This is the 4-in-1 Mercedes-Benz Vario Research concept car

Four cars in one – the Vario Research Car

Mercedes Benz in known for its fine-crafted luxury cars, but every now and then, this German auto company surprises you by whipping up concept cars that's quite creative and innovative in its design.

Take the case of the 1995 Mercedes Benz Vario Research Car (VRC). Introduced at the Geneva Motor Show on March 1995, it looks like a normal Benz vehicle at first glance.


However, if you look closer, you'll see that it's really "four cars all rolled into one".

According to Daimler, the VRC was their answer to the future. A couple of years from now, they predicted that people will have more leisure time at their disposal, and would give them more time to engage in different activities.

These activities will need various types of vehicles to use, and having one car—like the extremely versatile VRC—would not only be practical and less expensive to use, but would also be the ideal vehicle to meet all these needs. 

Four cars in one – the Vario Research Car

And while we have serious doubts about Daimler's "lifestyle" prediction—isn't it true that people are more overworked and stressed these days? Their vision about a versatile, well-rounded car is really spot on.

The VRC can be quickly converted into a different type of car within minutes. Thanks to its interchangeable bodywork, it can become a sedan to drive you to the grocery during the week; a station wagon with a lot of luggage space to take you to to your favorite exotic beach in the province; a convertible for a pleasurable open-top outing in the summer, and a pickup to carry all your bulky loads and cargo on its open platform.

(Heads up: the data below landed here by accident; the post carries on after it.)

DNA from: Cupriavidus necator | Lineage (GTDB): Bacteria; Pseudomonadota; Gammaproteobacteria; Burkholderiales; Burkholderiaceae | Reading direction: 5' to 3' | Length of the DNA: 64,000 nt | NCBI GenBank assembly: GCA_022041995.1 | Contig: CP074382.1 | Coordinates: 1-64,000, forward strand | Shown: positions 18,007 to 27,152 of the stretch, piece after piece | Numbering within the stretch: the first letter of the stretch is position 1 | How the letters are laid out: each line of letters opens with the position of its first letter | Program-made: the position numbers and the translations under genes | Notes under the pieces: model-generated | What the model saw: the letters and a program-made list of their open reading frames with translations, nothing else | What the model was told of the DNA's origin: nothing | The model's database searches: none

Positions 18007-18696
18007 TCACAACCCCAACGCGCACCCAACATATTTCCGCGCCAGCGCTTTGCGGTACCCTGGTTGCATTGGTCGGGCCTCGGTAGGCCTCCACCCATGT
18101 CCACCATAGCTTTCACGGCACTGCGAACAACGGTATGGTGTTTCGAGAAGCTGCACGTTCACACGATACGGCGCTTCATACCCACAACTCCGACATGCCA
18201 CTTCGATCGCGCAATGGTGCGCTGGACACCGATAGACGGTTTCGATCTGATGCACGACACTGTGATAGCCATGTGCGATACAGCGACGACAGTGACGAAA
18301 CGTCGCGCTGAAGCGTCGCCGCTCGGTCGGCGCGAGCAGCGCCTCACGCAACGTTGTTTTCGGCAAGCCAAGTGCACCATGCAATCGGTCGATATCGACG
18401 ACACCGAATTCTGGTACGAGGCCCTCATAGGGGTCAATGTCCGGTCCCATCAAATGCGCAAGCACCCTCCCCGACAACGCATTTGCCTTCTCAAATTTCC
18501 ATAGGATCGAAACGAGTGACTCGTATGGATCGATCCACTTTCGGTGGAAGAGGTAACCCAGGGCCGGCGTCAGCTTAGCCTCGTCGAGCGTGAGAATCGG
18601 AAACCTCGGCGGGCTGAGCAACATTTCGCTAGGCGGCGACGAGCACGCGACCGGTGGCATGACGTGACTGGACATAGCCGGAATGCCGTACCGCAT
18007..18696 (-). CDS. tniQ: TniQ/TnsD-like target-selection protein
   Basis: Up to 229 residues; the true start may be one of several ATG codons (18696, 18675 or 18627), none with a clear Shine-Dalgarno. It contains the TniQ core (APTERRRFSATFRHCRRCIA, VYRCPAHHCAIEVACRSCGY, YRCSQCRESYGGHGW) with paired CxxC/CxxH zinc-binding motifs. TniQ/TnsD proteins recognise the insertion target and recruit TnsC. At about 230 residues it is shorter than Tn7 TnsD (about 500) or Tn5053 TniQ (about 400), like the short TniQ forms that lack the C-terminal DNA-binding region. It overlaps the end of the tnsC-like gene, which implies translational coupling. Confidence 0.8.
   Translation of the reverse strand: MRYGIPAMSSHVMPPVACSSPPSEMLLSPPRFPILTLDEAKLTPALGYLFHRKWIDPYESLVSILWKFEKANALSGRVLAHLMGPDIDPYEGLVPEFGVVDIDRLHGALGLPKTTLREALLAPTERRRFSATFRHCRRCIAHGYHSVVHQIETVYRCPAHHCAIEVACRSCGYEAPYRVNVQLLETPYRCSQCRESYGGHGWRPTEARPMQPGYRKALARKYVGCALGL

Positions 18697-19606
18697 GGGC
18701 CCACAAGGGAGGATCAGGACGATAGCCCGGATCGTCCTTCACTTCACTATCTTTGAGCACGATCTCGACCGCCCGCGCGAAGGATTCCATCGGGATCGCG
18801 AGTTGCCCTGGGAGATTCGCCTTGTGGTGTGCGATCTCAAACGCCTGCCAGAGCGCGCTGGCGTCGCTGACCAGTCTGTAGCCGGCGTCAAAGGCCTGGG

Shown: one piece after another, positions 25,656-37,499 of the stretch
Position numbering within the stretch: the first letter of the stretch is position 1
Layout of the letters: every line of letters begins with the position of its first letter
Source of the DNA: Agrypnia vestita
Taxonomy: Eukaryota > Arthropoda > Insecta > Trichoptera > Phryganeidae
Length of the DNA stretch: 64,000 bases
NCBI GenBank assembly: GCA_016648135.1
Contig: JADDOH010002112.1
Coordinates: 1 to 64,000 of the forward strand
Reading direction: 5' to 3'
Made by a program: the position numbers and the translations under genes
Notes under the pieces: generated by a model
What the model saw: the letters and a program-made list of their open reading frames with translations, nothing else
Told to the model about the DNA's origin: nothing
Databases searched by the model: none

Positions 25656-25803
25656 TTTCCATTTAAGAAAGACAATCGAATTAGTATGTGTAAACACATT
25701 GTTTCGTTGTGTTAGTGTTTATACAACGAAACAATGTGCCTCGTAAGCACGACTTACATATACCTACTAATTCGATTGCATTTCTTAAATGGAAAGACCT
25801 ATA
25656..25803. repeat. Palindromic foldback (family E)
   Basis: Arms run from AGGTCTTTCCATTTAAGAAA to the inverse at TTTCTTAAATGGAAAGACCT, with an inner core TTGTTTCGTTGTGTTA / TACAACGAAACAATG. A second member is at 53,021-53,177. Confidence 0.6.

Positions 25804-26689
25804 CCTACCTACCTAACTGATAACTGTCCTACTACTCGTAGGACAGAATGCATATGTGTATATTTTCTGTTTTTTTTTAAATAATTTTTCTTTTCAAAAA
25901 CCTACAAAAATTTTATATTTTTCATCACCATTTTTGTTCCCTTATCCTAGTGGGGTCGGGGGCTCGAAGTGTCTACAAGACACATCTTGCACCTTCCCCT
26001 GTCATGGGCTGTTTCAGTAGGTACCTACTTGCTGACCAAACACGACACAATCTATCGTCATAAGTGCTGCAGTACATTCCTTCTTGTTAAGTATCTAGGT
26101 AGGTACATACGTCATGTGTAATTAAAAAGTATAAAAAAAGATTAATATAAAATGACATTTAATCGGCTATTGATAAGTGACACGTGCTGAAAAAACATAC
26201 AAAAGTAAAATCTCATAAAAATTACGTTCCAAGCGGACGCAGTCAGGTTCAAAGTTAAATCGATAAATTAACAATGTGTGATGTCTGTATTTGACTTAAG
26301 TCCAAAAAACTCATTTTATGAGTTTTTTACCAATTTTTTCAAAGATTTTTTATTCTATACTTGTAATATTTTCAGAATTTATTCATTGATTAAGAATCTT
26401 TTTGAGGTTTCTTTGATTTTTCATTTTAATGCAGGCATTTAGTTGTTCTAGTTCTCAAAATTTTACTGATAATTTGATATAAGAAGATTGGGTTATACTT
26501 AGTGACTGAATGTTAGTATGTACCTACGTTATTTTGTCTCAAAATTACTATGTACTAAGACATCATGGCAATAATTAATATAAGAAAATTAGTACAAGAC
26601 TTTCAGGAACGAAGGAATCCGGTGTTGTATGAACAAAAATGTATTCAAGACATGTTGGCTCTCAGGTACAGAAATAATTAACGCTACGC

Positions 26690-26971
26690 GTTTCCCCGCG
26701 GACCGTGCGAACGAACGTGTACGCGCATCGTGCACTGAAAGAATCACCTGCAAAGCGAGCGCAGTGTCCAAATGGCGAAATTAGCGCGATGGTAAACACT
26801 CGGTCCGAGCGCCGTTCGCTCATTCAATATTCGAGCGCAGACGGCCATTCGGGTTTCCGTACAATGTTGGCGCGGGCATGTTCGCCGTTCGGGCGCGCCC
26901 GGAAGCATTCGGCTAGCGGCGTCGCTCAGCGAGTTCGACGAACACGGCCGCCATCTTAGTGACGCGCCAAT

Four cars in one – the Vario Research Car

The secret here lies in its one-piece "superstructure". It consists of the car's roof, side walls, and rear section that can easily be lifted off and replaced by another variant within a space of 15 minutes (or less).

This superstructure has a body that's made of high-tech CFRP, carbon-fiber reinforced plastic. When compared with aluminum, CFRP is 25 percent lighter and distinguished by its high strength. It's also lightweight—it only weighs around 30 to 50 kilograms each.

The VRC's cockpit is also quite ahead of its time. It features a color display that provides the driver with all the required information he needs when driving the car. Operating the rotary actuator in the center console, the driver can select the desired menu items, including not only engine revolutions, onboard computer and trip meter, but also route recommendations from the onboard navigation system.

Four cars in one – the Vario Research Car

The Vario Research Car was Mercedes Benz's first research car that has a drive-by-wire technology. These included the electric actuation of steering and braking without mechanical connections between the steering wheel and the driver’s hands--or between the brake pedal and the driver’s foot.

Yet despite these numerous technologies, Mercedes never steered from its focus when it made the VLC: to make a variable bodywork that makes it extremely versatile and truly one-of-a kind. It remains unsurpassed even to this day.

Photos from Daimler

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